The ratio between the worm gears 47 and 48 and the timing gear and crankshaft drive gear should be such that the rotor 41 makes one complete revolution every time the crankshaft makes two complete revolutions.

Since timing rotors and their associated drive means are well known to those skilled in the art, further detailed discussion thereof is not deemed necessary.

Referring now to FIG. 4, the high voltage anti-arc relay 36 is shown therein in detail. The anti-arc relay 36 includes a lower case 49 which houses an electromagnet 40. Electromagnet 50 is connected through leads 51 to a switch 42 in the low voltage power directing unit 37. A plurality of thermal vent holes 52 are formed in the lower case 49 to allow for air cooling of the electromagnet 50.

A glass case 53 is mounted on top of the lower case 49. The lower end of the glass case 53 is internally threaded and mates with an externally threaded circular flange 54 on the top of the lower case 49. Copper contacts 55 are implanted into the walls of the glass case on opposite sides thereof and are connected, respectively, to the high voltage leads 56 and 57. Electrical connection between the contacts 55 is made by the movement of a constant pressure piston 58 within the glass case 53 thereby completing the circuit and actuating electromagnet 25 or 22 as the case may be.

The piston 58 includes an upper plate 59 and a lower plate 60 which sealingly engage the walls of the glass case 53 by means of a rubber "O" ring 61 and teflon wiper ring 62. The area between upper and lower plates 59 and 60 is filled with liquid mercury 63, the purpose of which will hereinafter be described in detail.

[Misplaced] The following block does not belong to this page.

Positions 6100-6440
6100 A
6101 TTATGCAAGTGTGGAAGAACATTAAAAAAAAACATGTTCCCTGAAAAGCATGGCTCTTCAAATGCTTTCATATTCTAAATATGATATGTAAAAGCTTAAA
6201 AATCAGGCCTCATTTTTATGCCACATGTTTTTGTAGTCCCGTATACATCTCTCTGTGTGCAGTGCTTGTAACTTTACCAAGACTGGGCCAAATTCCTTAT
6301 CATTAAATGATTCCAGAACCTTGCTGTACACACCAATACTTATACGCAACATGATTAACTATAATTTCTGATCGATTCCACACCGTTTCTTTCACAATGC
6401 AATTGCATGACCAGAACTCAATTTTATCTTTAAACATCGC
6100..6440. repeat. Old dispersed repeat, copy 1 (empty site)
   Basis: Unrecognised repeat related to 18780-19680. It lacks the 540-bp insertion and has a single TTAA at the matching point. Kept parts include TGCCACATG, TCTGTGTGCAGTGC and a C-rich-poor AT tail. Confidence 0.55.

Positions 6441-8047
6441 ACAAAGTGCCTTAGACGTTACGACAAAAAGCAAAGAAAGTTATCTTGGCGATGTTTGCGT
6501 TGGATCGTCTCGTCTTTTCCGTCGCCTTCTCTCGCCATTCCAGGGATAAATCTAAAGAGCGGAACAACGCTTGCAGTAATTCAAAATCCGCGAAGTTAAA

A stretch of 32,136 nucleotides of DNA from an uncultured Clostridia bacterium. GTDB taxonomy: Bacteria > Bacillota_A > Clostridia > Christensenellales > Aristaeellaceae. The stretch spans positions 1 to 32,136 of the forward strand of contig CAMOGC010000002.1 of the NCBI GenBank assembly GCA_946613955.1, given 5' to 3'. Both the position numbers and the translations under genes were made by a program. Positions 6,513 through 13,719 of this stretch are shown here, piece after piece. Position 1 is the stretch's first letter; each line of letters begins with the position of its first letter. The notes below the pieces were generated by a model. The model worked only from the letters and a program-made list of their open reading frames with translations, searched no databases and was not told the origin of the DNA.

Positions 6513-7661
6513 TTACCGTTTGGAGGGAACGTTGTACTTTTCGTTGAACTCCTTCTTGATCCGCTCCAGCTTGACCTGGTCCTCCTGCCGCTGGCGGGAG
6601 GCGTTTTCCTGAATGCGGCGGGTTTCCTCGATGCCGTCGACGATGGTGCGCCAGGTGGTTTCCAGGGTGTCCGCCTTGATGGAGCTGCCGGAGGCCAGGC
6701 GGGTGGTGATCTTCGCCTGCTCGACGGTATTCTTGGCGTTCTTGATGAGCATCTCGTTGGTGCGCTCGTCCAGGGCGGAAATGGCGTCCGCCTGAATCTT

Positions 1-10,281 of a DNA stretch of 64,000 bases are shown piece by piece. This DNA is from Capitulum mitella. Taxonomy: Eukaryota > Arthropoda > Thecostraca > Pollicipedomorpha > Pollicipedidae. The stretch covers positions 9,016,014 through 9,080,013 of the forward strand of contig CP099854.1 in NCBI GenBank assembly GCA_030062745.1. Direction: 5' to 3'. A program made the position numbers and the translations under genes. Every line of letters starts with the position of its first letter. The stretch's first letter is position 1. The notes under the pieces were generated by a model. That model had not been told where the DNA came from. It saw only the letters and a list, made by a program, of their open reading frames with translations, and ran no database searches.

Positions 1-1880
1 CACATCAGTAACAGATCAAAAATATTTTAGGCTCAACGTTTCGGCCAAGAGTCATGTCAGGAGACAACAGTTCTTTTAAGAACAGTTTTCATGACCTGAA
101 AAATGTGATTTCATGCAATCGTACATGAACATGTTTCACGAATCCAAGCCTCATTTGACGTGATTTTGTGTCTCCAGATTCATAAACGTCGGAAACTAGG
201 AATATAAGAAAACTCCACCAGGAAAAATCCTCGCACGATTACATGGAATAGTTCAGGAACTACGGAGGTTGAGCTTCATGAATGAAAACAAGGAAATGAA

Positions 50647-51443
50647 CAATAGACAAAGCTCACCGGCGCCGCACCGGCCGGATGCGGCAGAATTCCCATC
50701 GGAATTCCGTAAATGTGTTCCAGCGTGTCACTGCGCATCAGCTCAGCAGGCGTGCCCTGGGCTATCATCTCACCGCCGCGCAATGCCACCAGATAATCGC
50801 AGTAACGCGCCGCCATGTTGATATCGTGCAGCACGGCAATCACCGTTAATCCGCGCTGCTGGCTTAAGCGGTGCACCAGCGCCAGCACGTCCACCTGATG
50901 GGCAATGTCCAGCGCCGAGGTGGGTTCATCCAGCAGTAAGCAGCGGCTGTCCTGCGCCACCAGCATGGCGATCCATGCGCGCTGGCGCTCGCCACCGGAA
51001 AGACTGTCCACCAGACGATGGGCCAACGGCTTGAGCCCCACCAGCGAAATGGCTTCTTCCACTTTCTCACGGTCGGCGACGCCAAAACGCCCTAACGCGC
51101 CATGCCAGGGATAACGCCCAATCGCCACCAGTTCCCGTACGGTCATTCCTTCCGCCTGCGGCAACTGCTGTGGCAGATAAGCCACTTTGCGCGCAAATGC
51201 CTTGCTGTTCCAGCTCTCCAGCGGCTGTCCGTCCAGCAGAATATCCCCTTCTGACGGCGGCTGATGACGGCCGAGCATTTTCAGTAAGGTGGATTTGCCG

A hollow shaft 64 extends from the lower plate 59, through an opening in the top of the lower case 49, where it joins with a slave wafer 65 made of soft iron or other ferrous material. It is noted that the slave wafer 65 is disposed directly above electromagnet 50 and in close proximity thereto. A piston return spring 69 is disposed about the hollow shaft 64 between the top of lower case 49 and the lower side of lower plate 60. The return spring 69 acts against piston 58 to bias the same to the upper portion of the glass case 53 as shown in FIG. 4.

A solid shaft 66 extends from the upper plate 59, through lower plate 60, and into the hollow shaft 64 where it terminates in an end cap 67. A constant pressure spring 68 is disposed about a solid shaft 66 between end cap 67 and the lower side of lower plate 59. Spring 68 tends to pull the upper and lower plates 59 and 60 together compressing the liquid mercury 63 there between until the pressure exerted by the mercury 63 equals the force exerted by the spring 68. The shaft 66, of course, is slidingly disposed with respect to lower plate 60 to allow for the expansion and contraction of the mercury 63.